Sherry Lansing, the producer, called the Norton affair “great fun . . . we disco-ed a lot.” Rosemary Tomich, a member of the boards of United World College and Occidental, called it “a wonderful party.” The guest list included Angelenos Sandy and Sheldon Ausman, the Guilford Glazers, Ray Watt and Joyce Hunter, Mickey and Heidi Kantor, Della Koenig, Arthur and Miriam Groman. Plus other members of Hammer’s Occidental Petroleum board--Ray Irani and his wife, Tennessee Sen. Albert Gore and Mrs. Gore, attorney Louis Nizer and Mrs. Nizer, the Robert L. Petersons, the Paul Hebners. Also supporters of the gallery--board president Mrs. Miles Fitterman and her husband; gallery director Richard Madigan, Pat and Horace Schmidlapp, Celia Lipton Farris (who’s resuming her singing career). And some very fascinating people--Mr. and Mrs. Ted Turner, Mr. and Mrs. Robert Linton (he’s president of Drexel Burnham Lambert), Sir Ian Gourlay and Lady Gourlay (he’s director of United World College International, London), the Ambassador from Oman, Ali Salim Bader Al Hinai, Dallas industrialist H. Ross Perot and his family, Lebanese businessman Hasib Sabbagh with his daughter Sana and Zena Arslan, World War I French flying ace Paul-Louis Weiller with Georgiana Boothby, the National Gallery’s J. Carter Brown and his wife Pamela and the Duchess Eliane de Montesquiou.

The Social Scramble: It was 50 years ago that Pan American’s China Clipper made its first flight to the Pacific. How time flies. Fifty years later the China Clipper, now a 747, will celebrate its birthday with a flight starting from San Francisco on Nov. 22 and touching down at all those old familiar places--Honolulu, Wake and Midway islands, Guam and Manila. On board will be a host of celebrities like Pan Am chairman Ed Acker and his wife Sandy and their new friend John Travolta who’s wild about flying ships; Cornelius (Sonny) Whitney who made the inaugural flight in his role as then-Pan Am chairman, and his wife Marylou; author James Michener, who won the 1948 Pulitzer Prize for his “Tales of the South Pacific,” and the heads of Boeing, Pratt & Whitney and Airbus. Nancy Holmes, the New York socialite/writer, will be on only for the first hop to Honolulu. Then she backtracks to Phoenix to spend the Thanksgiving weekend with friends. Waiting for the China Clipper in Manila will be a welcoming committee headed by Carlos Romulo, the Filipino diplomat, Pulitzer Prize-winning author and president of the 4th United Nations General Assembly.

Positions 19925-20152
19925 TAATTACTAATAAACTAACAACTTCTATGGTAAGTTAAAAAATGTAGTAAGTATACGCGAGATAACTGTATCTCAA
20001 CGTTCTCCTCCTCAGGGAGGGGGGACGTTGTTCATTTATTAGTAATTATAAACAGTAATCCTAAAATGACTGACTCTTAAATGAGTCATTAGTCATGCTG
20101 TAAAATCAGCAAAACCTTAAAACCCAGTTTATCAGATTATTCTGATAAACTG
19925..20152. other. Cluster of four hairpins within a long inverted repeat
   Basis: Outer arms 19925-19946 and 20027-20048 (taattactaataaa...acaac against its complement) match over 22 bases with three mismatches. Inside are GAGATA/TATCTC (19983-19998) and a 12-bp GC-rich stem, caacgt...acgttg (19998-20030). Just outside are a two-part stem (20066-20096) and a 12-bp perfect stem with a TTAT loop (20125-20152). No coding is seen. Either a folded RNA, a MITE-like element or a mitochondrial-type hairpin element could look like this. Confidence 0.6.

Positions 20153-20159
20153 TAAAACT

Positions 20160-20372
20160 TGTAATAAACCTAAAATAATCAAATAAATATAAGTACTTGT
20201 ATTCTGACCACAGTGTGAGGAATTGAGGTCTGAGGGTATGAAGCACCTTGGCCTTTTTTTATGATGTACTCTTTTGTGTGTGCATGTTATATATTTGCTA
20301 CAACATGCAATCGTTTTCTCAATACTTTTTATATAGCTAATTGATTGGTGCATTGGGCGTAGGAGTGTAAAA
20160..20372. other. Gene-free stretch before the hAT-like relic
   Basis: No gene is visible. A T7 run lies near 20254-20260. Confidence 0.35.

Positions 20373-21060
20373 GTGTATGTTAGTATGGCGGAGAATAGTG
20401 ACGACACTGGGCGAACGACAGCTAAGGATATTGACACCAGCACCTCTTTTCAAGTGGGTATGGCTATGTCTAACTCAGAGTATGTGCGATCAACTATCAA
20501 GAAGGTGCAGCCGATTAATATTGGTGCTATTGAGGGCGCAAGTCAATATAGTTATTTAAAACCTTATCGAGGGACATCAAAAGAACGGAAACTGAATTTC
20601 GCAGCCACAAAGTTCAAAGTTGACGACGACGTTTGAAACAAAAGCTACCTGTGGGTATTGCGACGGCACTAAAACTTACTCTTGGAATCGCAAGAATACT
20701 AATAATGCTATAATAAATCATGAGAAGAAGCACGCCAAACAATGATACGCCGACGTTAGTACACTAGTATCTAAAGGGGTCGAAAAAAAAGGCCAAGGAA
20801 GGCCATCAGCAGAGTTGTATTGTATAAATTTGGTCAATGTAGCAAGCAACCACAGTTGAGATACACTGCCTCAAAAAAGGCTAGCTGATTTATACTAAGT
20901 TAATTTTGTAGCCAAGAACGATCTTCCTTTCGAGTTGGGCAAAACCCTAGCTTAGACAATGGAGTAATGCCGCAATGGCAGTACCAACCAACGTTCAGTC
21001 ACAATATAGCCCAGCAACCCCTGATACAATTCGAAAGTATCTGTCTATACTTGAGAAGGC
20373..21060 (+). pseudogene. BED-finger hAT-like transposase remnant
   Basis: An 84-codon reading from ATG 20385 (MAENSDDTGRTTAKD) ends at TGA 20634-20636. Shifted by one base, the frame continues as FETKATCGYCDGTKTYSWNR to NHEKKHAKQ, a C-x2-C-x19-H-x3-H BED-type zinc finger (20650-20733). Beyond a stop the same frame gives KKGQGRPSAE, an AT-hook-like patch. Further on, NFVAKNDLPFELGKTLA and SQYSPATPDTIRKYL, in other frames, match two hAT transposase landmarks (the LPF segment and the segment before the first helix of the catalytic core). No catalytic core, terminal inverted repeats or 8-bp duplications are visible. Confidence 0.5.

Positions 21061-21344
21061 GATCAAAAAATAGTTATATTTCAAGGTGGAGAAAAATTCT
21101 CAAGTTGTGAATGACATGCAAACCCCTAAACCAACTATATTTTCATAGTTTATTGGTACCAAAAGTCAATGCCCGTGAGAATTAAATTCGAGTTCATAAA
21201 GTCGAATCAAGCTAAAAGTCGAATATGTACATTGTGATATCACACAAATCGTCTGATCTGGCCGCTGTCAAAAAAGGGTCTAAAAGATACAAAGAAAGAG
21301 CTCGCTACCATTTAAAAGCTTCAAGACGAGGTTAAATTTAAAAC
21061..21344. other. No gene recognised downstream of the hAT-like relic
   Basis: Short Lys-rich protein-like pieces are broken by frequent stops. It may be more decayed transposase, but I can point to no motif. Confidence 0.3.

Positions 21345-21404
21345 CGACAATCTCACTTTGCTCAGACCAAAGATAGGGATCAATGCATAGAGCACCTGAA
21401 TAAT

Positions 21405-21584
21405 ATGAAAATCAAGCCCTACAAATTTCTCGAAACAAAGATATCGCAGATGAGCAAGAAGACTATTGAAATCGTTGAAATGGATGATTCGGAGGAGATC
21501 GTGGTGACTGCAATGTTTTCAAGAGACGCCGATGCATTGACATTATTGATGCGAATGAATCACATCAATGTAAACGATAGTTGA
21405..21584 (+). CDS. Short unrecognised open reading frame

Next Friday is an important day in the life of William McKelvey, president of The Upstairs Gallery. That’s when he celebrates the opening of his latest gallery, on Rodeo Drive right next door to Cartier, with some special events. At 3:30 p.m. Tony Bennett, the super singer and super artist, will be there to introduce his first original lithograph, “South of France.” The edition is limited to 342 signed and numbered prints. And in the evening, McKelvey hosts a reception for Leonardo Nierman and a viewing of more than 40 of the Mexican artist’s new acrylics, water colors and sculpture. Last year he donated 192 pieces of framed art to the sale. And he’s also using his persuasive charms on the artists carried by The Upstairs Gallery to do their bit for the Mercado. Nierman has donated an oil for the 1986 Mercado (June 6-8) and Tony Bennett will autograph one of his lithographs for the Music Center Plaza sale.